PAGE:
Sequencers: Enhancing Blockchain Scalability

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Since the advent of L2 blockchains, sequencers have become a crucial tool for scaling the Ethereum ecosystem. What exactly is a sequencer, and what roles does it fulfill? We break down these complex concepts into simple terms.

How Sequencers Manage the Flow of Transactions

A sequencer is specialized software acting as an intermediary node between the L1 and L2 of the Ethereum blockchain. It organizes and groups transactions before they are added to the mainnet. 

Imagine every information transfer in a decentralized network as notes on a musical score and L2 blockchains as musical instruments; the sequencer is akin to an orchestra conductor, synchronizing musicians to produce a unified melody.

Here’s how it works in practice:

  1. Users initiate transactions on any L2 blockchain (such as Optimism, Arbitrum, Polygon, etc.), which then go into a mempool (a waiting list).
  2. Transactions from the mempool are passed to the sequencer—a specialized node that prepares them for execution.
  3. Inside the sequencer, transactions are verified for accuracy and arranged in chronological order.
  4. Once organized, the sequencer sends the transactions as a single block to the Ethereum network.
Illustration of Data Flow in the Ethereum Ecosystem. Source:

Illustration of Data Flow in the Ethereum Ecosystem. Source:

Sequencers don't store information; they only process it. By taking some of the workload off the main blockchain, sequencers significantly improve network performance. 

They fulfill several critical tasks:

  • They process more transactions, enhancing network throughput.
  • They offer additional protection against double-spending by independently verifying the transactions.
  • They facilitate consensus among network nodes by synchronizing transactions.

Types of Sequencers

Sequencers vary in type and capacity, with each L2 network employing its own unique intermediary node to verify and relay transactions to the main blockchain.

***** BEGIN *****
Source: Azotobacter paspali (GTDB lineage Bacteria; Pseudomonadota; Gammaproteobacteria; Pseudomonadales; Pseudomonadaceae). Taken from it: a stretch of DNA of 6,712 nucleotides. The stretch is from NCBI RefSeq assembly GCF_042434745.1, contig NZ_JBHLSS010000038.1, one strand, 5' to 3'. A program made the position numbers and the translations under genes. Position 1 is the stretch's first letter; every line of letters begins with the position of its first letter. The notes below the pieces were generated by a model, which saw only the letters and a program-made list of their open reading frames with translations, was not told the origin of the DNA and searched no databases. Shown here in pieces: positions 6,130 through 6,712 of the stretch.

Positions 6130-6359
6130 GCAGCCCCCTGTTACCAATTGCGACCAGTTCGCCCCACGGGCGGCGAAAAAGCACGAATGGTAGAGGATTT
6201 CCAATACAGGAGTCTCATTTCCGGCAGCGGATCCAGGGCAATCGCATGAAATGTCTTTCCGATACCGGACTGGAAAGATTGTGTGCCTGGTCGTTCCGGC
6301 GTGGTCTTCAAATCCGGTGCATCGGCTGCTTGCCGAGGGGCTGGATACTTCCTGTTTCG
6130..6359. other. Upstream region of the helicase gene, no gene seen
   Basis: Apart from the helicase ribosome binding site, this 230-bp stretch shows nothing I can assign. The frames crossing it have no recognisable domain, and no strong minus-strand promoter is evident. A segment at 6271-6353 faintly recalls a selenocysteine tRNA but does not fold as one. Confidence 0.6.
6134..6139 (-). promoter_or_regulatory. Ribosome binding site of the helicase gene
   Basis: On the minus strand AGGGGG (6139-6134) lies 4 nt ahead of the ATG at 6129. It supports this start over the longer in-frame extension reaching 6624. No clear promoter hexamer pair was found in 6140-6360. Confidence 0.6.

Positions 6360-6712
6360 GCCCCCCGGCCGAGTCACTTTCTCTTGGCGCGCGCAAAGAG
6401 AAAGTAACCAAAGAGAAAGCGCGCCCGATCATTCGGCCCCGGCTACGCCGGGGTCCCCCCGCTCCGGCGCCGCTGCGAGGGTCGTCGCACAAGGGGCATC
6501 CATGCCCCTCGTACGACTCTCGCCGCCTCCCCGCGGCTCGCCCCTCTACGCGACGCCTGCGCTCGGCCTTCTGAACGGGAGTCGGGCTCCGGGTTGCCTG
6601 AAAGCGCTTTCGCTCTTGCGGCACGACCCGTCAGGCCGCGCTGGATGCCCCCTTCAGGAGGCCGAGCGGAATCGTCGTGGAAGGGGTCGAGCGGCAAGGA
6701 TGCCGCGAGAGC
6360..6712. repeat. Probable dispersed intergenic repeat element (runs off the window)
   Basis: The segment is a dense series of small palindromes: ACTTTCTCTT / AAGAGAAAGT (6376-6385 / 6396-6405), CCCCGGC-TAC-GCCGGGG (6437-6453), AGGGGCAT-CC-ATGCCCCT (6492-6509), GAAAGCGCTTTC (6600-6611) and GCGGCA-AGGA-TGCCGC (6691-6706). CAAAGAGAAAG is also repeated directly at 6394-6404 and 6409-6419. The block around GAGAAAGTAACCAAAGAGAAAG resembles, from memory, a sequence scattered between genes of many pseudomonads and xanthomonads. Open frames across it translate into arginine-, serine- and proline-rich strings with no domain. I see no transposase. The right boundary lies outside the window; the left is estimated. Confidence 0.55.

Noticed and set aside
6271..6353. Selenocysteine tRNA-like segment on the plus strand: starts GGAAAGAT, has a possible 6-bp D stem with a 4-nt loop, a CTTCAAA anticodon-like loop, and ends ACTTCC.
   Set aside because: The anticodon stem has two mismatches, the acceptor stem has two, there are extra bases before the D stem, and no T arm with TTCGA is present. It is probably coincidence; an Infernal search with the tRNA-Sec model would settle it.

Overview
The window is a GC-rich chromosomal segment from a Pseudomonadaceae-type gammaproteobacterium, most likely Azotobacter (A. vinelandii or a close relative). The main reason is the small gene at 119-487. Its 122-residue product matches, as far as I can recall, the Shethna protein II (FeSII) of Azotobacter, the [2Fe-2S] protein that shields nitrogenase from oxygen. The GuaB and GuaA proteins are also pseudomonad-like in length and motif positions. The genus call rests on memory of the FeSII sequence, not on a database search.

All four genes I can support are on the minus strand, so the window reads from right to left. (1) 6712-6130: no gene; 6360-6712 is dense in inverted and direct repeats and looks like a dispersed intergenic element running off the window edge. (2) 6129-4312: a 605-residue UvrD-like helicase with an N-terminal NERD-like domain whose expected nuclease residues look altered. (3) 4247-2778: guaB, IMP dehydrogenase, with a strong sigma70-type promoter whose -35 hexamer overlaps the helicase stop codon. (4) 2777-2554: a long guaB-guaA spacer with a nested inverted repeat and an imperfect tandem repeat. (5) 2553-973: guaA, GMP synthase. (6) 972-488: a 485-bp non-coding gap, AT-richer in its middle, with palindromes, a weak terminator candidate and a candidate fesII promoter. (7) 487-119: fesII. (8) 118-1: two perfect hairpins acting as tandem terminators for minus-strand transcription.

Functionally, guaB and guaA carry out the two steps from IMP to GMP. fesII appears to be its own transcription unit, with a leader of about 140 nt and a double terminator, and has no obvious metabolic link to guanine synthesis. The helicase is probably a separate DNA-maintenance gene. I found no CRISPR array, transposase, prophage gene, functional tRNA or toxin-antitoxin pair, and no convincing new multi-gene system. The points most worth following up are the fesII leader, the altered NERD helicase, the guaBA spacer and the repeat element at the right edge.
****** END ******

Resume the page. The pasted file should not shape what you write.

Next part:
1. Centralized sequencers are controlled by a single entity and are known for their high-speed data processing capabilities. Nodes of this type are present in blockchains like Optimism and Arbitrum. There are two significant risks associated with centralized sequencers. The first is known as Miner Extractable Value (MEV), which suggests that validators of these nodes might theoretically manipulate transaction orders for their benefit. The second risk is a single point of failure, where if a centralized sequencer fails or malfunctions, the entire transaction verification system could collapse. 
Arbitrum Sequencer Operation Diagram. Source:

Arbitrum Sequencer Operation Diagram. Source:

2. Decentralized sequencers are spread across numerous nodes. They increase the security and robustness of the network but might be less efficient. Networks such as Metis use such sequencers, where several randomly chosen P2P validators independently verify and sequence transactions, thus upholding network consensus. This decentralized approach is resistant to single points of failure, manipulation attempts, and is nearly immune to MEV. However, the downside is that transaction processing times are longer.
Decentralized Sequencer Operation Diagram. Source: Metis

Decentralized Sequencer Operation Diagram. Source: Metis

3. Shared sequencers aggregate transactions from various L2 blockchains, enhancing their compatibility and improving the liquidity of pools. Essentially, they form a separate network of decentralized nodes for verifying and "packaging" transactions, accessible to every user in the Ethereum ecosystem. An example is the Espresso platform, which offers independent decentralized transaction synchronization as its main service. The advantages of such networks include lower fees and the possibility for cross-arbitrage across different DEX platforms. However, the challenges include integration complexity and compatibility issues between different L2s.
Espresso Shared Sequencer Operation Diagram. Source: HackMD

Espresso Shared Sequencer Operation Diagram. Source: HackMD

As blockchain technology continues to strive for maximal scalability, the importance of sequencers will inevitably grow. Although new technologies for optimizing transaction processing will emerge, choosing between them will likely always involve balancing decentralization with speed.